[FSFE PR][EN] FSFE: "Microsoft seeking to bypass decisions of
Free Software Foundation Europe (FSFE)
press at fsfeurope.org
Fri Feb 11 16:20:59 CET 2005
FSFE: "Microsoft seeking to bypass decisions of European Court"
"My local shop has a rule that they don't serve women. This is not
discriminatory because the same rule applies to both males and
females equally." Software giant Microsoft seems to behave similar
to the shop owner after a decision of European Court.
Spring last year, EU Commissioner Mario Monti imposed a penalty of
nearly 500 million Euro on Microsoft, as well as some additional
conditions. One of those conditions are the publication of so called
Software interfaces determine how computers communicate with each other
to exchange information. This information is important for several Free
Software projects. One of these is SAMBA, which connects the UNIX and
GNU/Linux world with Microsoft's operating system and works against the
monopoly that Microsoft has established on the operating system market.
Without access to the software interface information, SAMBA will have a
hard time keeping up.
Microsoft appealed against this decision in front of European Court of
Justice and asked to suspend the decision until the proceeding has come
to a final decision in possibly four years. European Court refused this
suspension December last year. Free Software Foundation Europe (FSFE)
supported the European Commission throughout this procedure. Officially
Microsoft says it wants to cooperate with the Commission and to comply
with the conditions.
Microsoft has published an agreement which allows Free Software projects
like SAMBA to use the software interface information, but bans it from
publishing the software as Free Software.
"That is not even complying with the wording of European Court's
decision - not to mention its spirit!" Stefano Maffulli, Italian
Chancellor of FSFE says. Microsoft requests a "Per User Royalty" from
Free Software projects: "Obviously, while paying royalties is not
impossible in principle as una-tantum, with Free Software nobody knows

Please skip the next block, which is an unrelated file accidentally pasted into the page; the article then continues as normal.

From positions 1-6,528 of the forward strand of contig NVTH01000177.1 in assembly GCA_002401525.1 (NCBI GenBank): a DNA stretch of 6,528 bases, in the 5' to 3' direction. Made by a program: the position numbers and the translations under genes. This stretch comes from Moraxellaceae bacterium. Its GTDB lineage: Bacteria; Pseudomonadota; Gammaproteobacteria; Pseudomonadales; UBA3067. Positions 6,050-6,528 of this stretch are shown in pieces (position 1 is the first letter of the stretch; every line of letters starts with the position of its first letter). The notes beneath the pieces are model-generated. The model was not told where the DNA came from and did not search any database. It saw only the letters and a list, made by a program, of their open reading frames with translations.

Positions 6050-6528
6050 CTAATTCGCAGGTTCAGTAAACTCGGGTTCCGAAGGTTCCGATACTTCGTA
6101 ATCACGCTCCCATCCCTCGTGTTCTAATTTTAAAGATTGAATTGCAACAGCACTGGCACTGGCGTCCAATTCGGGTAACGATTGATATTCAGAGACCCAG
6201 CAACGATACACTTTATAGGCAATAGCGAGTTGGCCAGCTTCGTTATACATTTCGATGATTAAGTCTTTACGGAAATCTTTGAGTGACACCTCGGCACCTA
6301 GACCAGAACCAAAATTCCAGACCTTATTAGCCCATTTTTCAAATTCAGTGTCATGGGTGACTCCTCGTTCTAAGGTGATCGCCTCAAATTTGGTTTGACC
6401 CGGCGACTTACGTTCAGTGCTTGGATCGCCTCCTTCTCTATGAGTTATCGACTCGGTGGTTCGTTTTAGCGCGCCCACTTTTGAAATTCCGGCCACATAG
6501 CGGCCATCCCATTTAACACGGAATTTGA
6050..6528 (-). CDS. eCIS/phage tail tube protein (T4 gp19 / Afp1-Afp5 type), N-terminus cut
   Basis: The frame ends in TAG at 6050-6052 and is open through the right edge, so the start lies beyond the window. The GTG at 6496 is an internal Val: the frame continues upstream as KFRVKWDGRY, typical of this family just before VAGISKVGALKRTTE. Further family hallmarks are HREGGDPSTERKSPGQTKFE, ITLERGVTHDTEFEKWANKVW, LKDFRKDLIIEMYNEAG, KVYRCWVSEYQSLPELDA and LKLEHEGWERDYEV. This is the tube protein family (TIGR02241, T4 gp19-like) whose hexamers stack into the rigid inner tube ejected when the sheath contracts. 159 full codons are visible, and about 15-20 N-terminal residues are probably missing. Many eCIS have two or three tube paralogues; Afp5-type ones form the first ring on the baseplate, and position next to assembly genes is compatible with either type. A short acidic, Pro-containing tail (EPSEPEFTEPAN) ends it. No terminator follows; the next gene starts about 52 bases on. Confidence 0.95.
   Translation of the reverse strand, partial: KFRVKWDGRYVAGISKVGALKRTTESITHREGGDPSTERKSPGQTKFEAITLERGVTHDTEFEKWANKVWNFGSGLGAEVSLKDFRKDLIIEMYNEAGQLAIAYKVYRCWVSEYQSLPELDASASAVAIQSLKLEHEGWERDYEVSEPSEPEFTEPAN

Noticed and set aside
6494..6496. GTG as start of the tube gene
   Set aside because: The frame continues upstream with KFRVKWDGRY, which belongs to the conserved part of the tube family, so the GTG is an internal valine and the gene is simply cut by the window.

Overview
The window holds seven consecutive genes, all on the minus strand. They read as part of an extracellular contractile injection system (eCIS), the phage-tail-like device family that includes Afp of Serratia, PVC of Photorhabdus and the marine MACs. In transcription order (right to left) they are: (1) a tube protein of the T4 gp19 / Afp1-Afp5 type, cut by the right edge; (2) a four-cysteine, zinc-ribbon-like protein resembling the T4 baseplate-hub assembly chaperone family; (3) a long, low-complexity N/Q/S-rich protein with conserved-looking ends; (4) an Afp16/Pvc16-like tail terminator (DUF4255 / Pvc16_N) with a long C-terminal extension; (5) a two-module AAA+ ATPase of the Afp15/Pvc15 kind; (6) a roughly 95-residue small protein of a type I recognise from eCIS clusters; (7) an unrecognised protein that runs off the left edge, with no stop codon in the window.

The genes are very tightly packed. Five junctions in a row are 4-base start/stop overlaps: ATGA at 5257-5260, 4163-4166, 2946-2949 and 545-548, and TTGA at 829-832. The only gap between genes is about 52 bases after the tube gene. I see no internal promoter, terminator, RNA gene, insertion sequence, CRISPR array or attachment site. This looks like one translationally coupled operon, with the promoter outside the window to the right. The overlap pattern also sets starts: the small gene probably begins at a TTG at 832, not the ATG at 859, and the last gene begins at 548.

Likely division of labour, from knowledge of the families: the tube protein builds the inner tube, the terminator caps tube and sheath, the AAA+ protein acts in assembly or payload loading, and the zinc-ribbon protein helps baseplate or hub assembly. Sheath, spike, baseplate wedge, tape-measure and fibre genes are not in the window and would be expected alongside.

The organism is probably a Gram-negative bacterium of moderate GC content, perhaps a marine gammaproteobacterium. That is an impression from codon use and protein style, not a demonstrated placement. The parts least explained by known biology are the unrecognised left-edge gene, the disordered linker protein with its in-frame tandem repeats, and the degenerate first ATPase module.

exactly how many copies use a certain program are circulating, as Free
Software is allowed to be copied as often as necessary, freely.",
FSFE Lawyer Carlo Piana adds: "It seems that Microsoft has misunderstood
the actual meaning of the decision. I cannot enter into details, but it
has offered a license as though it would have to license its software,
while all which is demanded is to release certain information as to the
'language spoken' by its applications."
This is the same kind of information that any software company is
entitled to acquire and use by reverse engineering, to produce an
independent product or buy buying a license to standards like POSIX.
Piana adds: "Moreover, the license offered only applies to the European
Economic Area (but it is governed by the laws -- and put under the
jurisdiction -- of the USA.) Not to say about the agreement requested
for evaluating the licensed software, which is incredibly burdensome and
only allows inspection for total 48 hours. According to Microsoft
testimony, the inspected documentation would pile up 'tens of thousand
pages', you can do the math! It took more than four hours to me just to
study the contracts... And those who have inspected the information
loose the possibility to work on the development of similar products for
one year. We cannot even start a discussion on this basis."
"We have communicated our concerns to the Commission and we are full of
confidence that Brussels will bear them in mind: for European consumers
it is a must that SAMBA and any other Free Software developer is allowed
to publish Free Software on the basis of the given interface
information. Secondly nothing else than a single payment is acceptable
to us. And thirdly we have to take care that Microsoft does not try to
protect its monopoly with software patents on these interface
informations. It is really difficult to follow all the dodges they do",
Maffulli says, "but FSFE will be awake to avoid Microsoft making paper
tigers out of decisions of the European Court!"
About the Free Software Foundation Europe:
The Free Software Foundation Europe (FSFE) is a charitable
non-governmental organisation dedicated to all aspects of Free
Software in Europe. Access to software determines who may participate
in a digital society. Therefore the Freedoms to use, copy, modify and
redistribute software - as described in the Free Software definition-
allow equal participation in the information age. Creating awareness
for these issues, securing Free Software politically and legally, and
giving people Freedom by supporting development of Free Software are
central issues of the FSFE. The FSFE was founded in 2001 as the
European sister organisation of the Free Software Foundation in the
Further information: http://www.fsfeurope.org
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Thank you very much for your interest.
Joachim Jakobs <jj at office.fsfeurope.org>
Press Speaker - FSF Europe (http://fsfeurope.org)
Heinrich-Heine-Str. 3, D-67134 Birkenheide (Tel: +49-179-6919565)
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